Wednesday, June 24, 2015

Crossing the Pond to London with Jane Green and "Summer Secrets"

The first scene that stood out for me when reading Summer Secrets was the scene when our protagonist, Catherine Coombs, better known as Cat, encounters a partially full bottle of vodka in her kitchen cupboards. She is instantly swept away in a tidal wave of memories- memories of her old life, as well as memories about the things that she encountered on the way to rock bottom.
In 1998 Cat was single, working as a journalist, and absolutely broke. She survived by hitting the PR events and eating the free food and hitting up the open bars. Night after night was spent drunkenly stumbling from one event to the next, often with no memory of the night before on the morning after. Cat figured that she was only going to be young once, so it wasn't that big a deal.

Fast forward to 2014 and Cat, having traveled down the long and treacherous path of alcohol addiction, is in recovery, and she has been for some time. Although she managed to lose her husband and almost lose her daughter, Cat is on the path towards lasting recovery. However there are two people that she needs to make amends to- her half sisters who are living in Nantucket. Cat needs to apologize for something that she did wrong many years ago, but will Cat be welcomed with open arms or will she be turned away?

Summer Secrets drew me in from the first page. Cat is a flawed character, but a sympathetic one nonetheless. She is finally coming to terms with the scope of her addition and is making a lasting change. The reader can sense her sincerity, and we know that Cat is truly going to stay sober this time. Cat's story is told through a variety of flashbacks, which I appreciated. We don't just get to know Cat as a recovering alcoholic, but we get to see her in her past as a young woman, as well as a person with a very serious addiction. This helped us to understand her story.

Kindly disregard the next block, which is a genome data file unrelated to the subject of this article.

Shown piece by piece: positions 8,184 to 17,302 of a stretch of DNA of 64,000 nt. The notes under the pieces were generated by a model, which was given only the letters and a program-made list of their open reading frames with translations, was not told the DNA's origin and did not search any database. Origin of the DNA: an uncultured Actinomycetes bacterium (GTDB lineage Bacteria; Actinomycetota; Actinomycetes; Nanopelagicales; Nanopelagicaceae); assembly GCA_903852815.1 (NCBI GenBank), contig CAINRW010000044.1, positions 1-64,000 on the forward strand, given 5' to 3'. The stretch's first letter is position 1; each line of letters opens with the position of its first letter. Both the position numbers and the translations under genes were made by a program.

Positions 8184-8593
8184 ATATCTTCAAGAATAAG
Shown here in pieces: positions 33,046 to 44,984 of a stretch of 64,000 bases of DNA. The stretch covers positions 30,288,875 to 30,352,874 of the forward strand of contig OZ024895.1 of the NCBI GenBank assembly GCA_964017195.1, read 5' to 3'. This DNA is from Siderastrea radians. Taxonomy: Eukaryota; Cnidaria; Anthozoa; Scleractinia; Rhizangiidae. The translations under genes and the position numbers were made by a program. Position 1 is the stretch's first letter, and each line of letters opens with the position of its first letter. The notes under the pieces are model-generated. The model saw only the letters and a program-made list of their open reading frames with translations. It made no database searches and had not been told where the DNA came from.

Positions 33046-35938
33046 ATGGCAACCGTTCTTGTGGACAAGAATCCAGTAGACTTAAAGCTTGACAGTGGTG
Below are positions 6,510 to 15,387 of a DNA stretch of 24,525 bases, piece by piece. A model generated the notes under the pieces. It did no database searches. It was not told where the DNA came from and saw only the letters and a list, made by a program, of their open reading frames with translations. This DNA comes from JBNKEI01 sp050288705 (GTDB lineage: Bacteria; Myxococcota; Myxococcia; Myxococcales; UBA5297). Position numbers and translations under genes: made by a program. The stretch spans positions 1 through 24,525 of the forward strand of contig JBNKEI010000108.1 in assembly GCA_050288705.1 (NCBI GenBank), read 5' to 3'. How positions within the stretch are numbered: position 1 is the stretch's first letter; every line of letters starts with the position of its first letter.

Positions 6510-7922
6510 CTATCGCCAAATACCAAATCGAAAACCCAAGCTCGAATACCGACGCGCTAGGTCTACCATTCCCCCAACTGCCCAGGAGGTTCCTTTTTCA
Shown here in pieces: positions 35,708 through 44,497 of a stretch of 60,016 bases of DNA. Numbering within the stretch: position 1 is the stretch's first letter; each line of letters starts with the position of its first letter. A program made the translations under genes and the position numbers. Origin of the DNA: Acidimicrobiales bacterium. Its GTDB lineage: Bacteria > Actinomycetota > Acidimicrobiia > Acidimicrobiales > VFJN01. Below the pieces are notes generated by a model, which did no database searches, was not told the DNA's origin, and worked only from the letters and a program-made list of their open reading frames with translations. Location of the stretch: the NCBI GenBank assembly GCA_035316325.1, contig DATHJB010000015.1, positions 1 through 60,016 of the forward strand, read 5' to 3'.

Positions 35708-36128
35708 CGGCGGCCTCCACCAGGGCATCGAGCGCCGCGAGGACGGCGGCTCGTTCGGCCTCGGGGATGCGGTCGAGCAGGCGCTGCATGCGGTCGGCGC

I didn't enjoy Summer Secrets as much as some of Jane Green's previous books but I did enjoy it all the same! I had one small issue with the book which changed my rating from a five-star to a four-star. I felt that Cat's alcohol addiction was cliched at times. It felt like Green took every cliche about alcohol addiction and threw it all together to create Cat's problem. It didn't feel like there was anything truly unique about her situation. I'm not trying to downplay the seriousness of alcohol addiction, I'm trying to do the exact opposite in fact. Cat's struggle seemed generic at times, and I kept waiting for something more personal to emerge. Having met alcoholics and recovering alcoholics in the past I know that their stories and journey's are more than just a generic collection of events.

Jane Green's writing in Summer Secrets is as eloquent as always, a treat for any reader of women's fiction to look forward to! Jane Green's stories have long been a must-read for me, and this one is no exception. It would make an excellent addition to your beach bag this summer as it's light but not saccharine sweet and I'm already looking forward to her future books! My thanks to the publisher as well as BookSparks PR for providing me with this review copy.

1 comment:

  1. I like the description of not being saccharine sweet. Some of the summer reads are just that!

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